Nyhavn (pronounced "New-Hown") is the harbour area next to Kongens Nytorv.
I guess it's the most active and atractive square in Copenhagen. A wonderful canal-street with colourful old houses and veteran sailing ships. Nice restaurants and a good street for to walk through and definitely to take at least some photos :-)
Some of these colourful houses at Nyhavn street are the places where famous writer Hans Christian Andersen once lived. You'll find a memorial plaque on them.
Nyhavn is an excellent place to enter a trip on the old canals of Copenhagen. You will see the city from the water. You must try it!
This is a picturesque street with wall-to-wall restaurants. It seems to be the most touristy place in Copenhagen, so if you have lost some tourist friends and can't reach them on their cell phones, this would be a good place to start looking for them.
The Danish poet and fairy-tale writer Hans Christian Andersen (1805-1875) lived in three different houses on Nyhavn at different times of his life.
Nyhavn is an amazing, colorful and picturesque harbor to walk through. Make sure to snap some pictures of the different colored houses and boats. The area is lined with restaurants and cafes. When the weather is nice, you can sit outside and relax at one of the cafes. I had the fortune of being there on a wonderful sunny day. The area has to be one of the most photogenic places I have ever seen.
With nice weather bring crowds. So, if you are planning on trying to eat at one of the restaurants or cafes, be prepared.
A lot has changed in Nyhavn over the years as it used to be a very shady area that attracted prostitutes and questionable sailors. I found it hard to imagine that as I walked around the area.
Nyhavn is part of the original Copenhagen Harbor dating all the way back to the founding of Haven, as Copenhagen was then called in the 12th century. Today, old sailing vessels and the Harbor Canal Tour boats are the only boats observed, contributing to the unique atmosphere in Nyhavn. This area of the city actually bacame rather run down and crimeridden for a stretch of time, but it has since undergone a reniassance of sorts. The canal is now lined with restaurants and cafes where you can sit and relax while enjoying the colorful buildings that are synonymous with Nyhavn.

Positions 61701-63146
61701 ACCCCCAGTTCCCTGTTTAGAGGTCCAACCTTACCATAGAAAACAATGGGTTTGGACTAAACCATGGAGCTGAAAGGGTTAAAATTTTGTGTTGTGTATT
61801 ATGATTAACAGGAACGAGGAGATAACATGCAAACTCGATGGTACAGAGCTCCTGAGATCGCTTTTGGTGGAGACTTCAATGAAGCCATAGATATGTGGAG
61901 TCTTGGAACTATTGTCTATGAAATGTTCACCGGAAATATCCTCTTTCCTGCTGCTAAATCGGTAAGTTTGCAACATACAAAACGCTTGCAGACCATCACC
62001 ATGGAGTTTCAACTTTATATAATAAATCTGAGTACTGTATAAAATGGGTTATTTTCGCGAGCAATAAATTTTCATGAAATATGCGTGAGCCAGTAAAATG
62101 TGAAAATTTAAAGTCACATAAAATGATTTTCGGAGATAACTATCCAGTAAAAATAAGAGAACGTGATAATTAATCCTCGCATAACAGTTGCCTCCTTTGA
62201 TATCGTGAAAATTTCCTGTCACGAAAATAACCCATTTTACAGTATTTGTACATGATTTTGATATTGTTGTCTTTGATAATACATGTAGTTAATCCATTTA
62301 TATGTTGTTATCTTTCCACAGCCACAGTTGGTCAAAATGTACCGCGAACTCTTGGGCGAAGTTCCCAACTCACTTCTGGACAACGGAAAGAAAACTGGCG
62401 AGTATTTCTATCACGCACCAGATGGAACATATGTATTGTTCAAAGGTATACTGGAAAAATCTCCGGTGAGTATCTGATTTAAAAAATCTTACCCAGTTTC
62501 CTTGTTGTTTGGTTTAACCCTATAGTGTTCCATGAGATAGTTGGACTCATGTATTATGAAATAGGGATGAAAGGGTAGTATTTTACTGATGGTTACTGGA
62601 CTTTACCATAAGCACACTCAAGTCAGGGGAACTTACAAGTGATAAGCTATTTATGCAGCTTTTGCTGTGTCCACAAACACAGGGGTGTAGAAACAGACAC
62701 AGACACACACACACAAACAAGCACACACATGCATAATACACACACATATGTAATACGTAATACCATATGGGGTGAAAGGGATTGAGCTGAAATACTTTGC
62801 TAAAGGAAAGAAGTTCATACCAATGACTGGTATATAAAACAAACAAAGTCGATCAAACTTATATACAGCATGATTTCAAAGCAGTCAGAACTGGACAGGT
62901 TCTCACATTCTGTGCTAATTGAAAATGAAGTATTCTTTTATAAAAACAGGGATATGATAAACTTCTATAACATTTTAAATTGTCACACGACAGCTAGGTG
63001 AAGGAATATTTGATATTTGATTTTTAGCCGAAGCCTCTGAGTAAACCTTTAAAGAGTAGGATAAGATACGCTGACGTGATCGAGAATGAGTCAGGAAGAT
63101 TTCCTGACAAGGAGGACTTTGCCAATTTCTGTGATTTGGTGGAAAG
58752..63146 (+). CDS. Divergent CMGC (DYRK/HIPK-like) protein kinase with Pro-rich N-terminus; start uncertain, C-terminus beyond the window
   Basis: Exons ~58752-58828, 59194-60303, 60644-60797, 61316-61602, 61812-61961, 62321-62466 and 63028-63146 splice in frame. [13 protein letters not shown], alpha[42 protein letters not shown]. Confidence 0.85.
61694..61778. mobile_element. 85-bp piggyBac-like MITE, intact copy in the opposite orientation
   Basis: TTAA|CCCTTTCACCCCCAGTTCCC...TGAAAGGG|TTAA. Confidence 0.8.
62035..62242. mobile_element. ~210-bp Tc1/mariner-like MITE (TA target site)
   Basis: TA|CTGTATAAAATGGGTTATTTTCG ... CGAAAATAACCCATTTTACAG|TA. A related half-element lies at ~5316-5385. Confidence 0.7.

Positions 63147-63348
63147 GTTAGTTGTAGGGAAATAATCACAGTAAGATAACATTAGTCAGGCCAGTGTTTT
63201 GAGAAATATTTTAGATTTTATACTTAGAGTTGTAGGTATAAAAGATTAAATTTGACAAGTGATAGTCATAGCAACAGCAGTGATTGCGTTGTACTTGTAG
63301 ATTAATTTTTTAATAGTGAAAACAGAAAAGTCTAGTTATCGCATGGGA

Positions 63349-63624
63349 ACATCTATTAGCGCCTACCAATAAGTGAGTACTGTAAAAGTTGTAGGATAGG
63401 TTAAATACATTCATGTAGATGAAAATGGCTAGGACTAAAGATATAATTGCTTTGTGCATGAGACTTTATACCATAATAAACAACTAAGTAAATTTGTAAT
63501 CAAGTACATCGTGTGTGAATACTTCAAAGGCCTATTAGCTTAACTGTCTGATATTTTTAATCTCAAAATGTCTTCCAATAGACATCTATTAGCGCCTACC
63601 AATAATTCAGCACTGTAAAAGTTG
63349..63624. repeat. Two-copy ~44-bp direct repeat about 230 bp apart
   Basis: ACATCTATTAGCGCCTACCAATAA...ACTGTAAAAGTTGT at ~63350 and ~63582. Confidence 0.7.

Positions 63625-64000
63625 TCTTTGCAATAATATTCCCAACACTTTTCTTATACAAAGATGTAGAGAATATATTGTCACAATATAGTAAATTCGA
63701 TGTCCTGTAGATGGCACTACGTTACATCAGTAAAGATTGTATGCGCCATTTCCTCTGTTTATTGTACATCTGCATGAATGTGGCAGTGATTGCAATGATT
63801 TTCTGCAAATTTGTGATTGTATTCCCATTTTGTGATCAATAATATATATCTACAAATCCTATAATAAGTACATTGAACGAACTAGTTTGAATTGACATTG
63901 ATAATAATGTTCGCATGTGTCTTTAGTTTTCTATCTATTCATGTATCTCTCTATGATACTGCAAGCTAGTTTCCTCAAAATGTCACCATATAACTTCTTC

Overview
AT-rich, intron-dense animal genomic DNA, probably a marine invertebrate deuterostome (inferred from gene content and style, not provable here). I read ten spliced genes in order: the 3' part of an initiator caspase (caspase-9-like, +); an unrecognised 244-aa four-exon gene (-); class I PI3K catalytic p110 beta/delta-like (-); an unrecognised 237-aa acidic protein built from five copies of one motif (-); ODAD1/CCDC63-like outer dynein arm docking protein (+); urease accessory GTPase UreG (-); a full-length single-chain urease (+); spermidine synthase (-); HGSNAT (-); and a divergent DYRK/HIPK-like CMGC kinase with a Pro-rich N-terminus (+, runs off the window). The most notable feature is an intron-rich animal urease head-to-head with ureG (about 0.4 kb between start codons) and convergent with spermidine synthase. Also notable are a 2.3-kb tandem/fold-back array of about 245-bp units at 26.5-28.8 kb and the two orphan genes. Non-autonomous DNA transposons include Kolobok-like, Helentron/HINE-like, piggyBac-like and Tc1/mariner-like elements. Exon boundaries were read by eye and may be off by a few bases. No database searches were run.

I think that photos online of this canal created the right image of Copenhagen as a lovely colourful city because that place is really wonderful and nice. All the buildings around are yellow, red, blue or green and all look different. Reminded me of Stockholm. If you want to see the picturesque Copenhagen and beautiful boats - come here.. But don't look at the water itself. We found the water in canal frozen and full of various 'good things' like bottles and old Christmas trees..:) Just wondering, does it have some smell in summer time?:)
Nyhavn is one of the liveliest places in Copenhagen, even in winter, and should not be missed.
Despite being called the 'New Harbour', it's a 17th century waterfront and canal, lined with 17th and 18th century buildings, now mostly housing bars and restaurants. The buildings to the north side are particularly attractive due to their bright colours. There are plenty of interesting wooden boats to look at here too.
While strolling round the City do not miss a walk along the quayside. Even in the middle of Winter it is a bustling place with many bars. The buildings on the North Bank are painted brightly in various colours and a walk along the South Bank will give you the best view for photographs.
Nyhavn is a 17th century waterfront, canal and entertainment district in Copenhagen.
Years ago, it was a busy commercial port where ships from all over the world would dock. The area teemed with sailors, ladies of the night, pubs and alehouses. It was known then as 'Den Nye Havn.' Eventually the name was changed to 'Nyhavn', and at the same time, its image changed too!
Hans Christian Andersen used to live at no. 20. This is where he wrote some of his fairy-tales. He also lived 20 years at no. 67 and two years at no.18, Nyhavn.
It was one of the busiest places in Copenhagen, especially the night when we went for a meal here, everybody seemed to have the same idea.
I loved it here! The Canal, and all the boats anchored, plus all the brightly coloured 17th and early 18th century townhouses, most of them being used as bars, cafes and restaurants.
We had our meal here with the VT group, and it was wonderful. There's a great atmosphere in this area!
Nyhavn is what can be called the original Copenhagen Harbor dating from the 12th century.
Today it's possible to see old sailing ships and the tour boats.
This place has in fact a unique atmosphere. It's the place to relax and forget all the worries or as the danes call it Hygge. It's the place to enjoy the company of friends.
A lot of people can be found there walking up and down the quays, especially when the weather is nice.